The European Union confirmed it will no longer permit sales of the widely-used insecticide chlorpyrifos after Jan. 31, 2020.
In a regulatory committee vote Dec. 6, EU countries backed the withdrawal of the authorization for the chlorpyrifos and and the related substance chlorpyrifos-methyl, which have been identified as a possible cause of neurological damage in children.
The move was expected after the European Food Safety Authority (EFSA), which carries out pesticide risk assessments, said in August that no safe exposure level existed for chlorpyrifos, which is used widely on fruit, corn, and other crops.
The prohibition will hit Corteva Agriscience, Adama Agriculture BV, and Sapec Agro SA, which applied for reapproval of chlorpyrifos.
“This decision denies EU growers access to yet another key tool to protect their crops,” said Corteva spokesman József Máté in an email to Bloomberg Environment. Corteva sells chlorpyrifos under the Lorsban brand name.
The European Commission, the EU’s executive arm which will formally finalize the prohibition, welcomed the committee decision, spokeswoman Vivian Loonela said. Details about how many EU countries backed the prohibition weren’t immediately known, she said.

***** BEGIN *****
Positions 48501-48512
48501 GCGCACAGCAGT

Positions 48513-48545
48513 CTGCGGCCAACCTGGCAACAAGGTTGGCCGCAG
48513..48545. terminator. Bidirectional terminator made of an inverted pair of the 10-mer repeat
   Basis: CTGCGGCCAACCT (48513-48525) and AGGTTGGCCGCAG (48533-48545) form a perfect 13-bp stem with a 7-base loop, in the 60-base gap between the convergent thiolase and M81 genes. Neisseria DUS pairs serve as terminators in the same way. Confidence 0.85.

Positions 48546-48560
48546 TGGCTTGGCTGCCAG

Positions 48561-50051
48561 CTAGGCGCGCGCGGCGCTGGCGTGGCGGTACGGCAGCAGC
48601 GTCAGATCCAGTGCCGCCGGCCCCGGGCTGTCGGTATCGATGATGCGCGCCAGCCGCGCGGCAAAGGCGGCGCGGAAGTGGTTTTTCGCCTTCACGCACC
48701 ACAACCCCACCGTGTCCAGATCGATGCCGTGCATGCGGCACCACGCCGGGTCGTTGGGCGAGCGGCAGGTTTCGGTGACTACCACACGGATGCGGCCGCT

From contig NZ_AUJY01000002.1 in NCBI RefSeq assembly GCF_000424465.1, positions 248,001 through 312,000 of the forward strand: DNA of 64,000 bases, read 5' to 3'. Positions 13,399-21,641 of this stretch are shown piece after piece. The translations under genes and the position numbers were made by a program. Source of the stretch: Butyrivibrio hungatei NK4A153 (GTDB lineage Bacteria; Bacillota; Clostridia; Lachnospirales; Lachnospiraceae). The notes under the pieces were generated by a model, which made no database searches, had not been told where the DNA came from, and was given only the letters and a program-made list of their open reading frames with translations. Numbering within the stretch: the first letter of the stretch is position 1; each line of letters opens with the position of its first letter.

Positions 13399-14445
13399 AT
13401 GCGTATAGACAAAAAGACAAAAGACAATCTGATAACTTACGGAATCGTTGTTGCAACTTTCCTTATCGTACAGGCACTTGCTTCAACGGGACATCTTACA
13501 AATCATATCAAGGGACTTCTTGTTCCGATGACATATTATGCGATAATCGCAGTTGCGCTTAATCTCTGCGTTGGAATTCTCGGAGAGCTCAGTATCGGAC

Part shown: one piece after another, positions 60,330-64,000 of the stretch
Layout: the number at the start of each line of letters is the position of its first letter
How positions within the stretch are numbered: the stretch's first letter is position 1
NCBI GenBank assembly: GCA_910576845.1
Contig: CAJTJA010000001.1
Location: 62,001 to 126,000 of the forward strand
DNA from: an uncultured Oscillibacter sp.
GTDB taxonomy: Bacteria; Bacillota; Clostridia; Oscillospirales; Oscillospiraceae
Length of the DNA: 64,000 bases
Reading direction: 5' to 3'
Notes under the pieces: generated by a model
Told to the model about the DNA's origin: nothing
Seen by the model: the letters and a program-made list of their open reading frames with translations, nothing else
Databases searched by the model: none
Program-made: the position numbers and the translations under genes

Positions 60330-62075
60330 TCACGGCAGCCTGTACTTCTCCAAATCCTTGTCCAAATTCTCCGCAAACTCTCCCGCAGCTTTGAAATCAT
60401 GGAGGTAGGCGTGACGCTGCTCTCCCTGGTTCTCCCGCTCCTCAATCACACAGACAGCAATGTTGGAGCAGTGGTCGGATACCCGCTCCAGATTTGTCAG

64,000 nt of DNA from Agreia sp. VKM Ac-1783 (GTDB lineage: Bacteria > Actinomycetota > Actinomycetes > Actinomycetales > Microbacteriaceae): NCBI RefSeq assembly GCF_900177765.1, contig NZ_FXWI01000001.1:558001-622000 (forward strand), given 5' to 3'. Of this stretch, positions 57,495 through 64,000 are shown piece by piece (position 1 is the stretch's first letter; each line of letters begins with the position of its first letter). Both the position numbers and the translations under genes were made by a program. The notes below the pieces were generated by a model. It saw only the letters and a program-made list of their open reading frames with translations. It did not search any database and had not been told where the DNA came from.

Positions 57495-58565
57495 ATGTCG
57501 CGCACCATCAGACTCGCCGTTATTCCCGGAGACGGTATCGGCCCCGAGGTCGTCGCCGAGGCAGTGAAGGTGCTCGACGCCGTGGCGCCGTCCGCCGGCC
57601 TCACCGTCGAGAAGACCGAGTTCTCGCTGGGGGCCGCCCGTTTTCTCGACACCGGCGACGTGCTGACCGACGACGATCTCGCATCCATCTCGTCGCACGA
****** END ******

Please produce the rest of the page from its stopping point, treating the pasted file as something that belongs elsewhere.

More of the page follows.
Out of Step With EPA
The European food agency’s findings on the pesticide were out of step with the U.S. Environmental Protection Agency and the Australian Pesticides and Veterinary Medicines Authority, Corteva’s Máté said.
The EPA said in July that data supporting objections to the use of the pesticide was “not sufficiently valid, complete or reliable.”
But DowDupont Inc. and other chemical manufacturers next year will stop selling chlorpyrifos in California. The action follows the state’s move to set new allowable levels in order to reduce exposures to bystanders, workers, and the environment.
But environmental groups say evidence justifying a ban on chlorpyrifos is overwhelming because of its impacts on children’s development.
“The EU is the largest single market in the world and the most powerful trading power, so we hope this ban will pave the way to other bans elsewhere in the world,” said Nabil Berbour, campaign manager of corporate responsibility watchdog SumOfUs.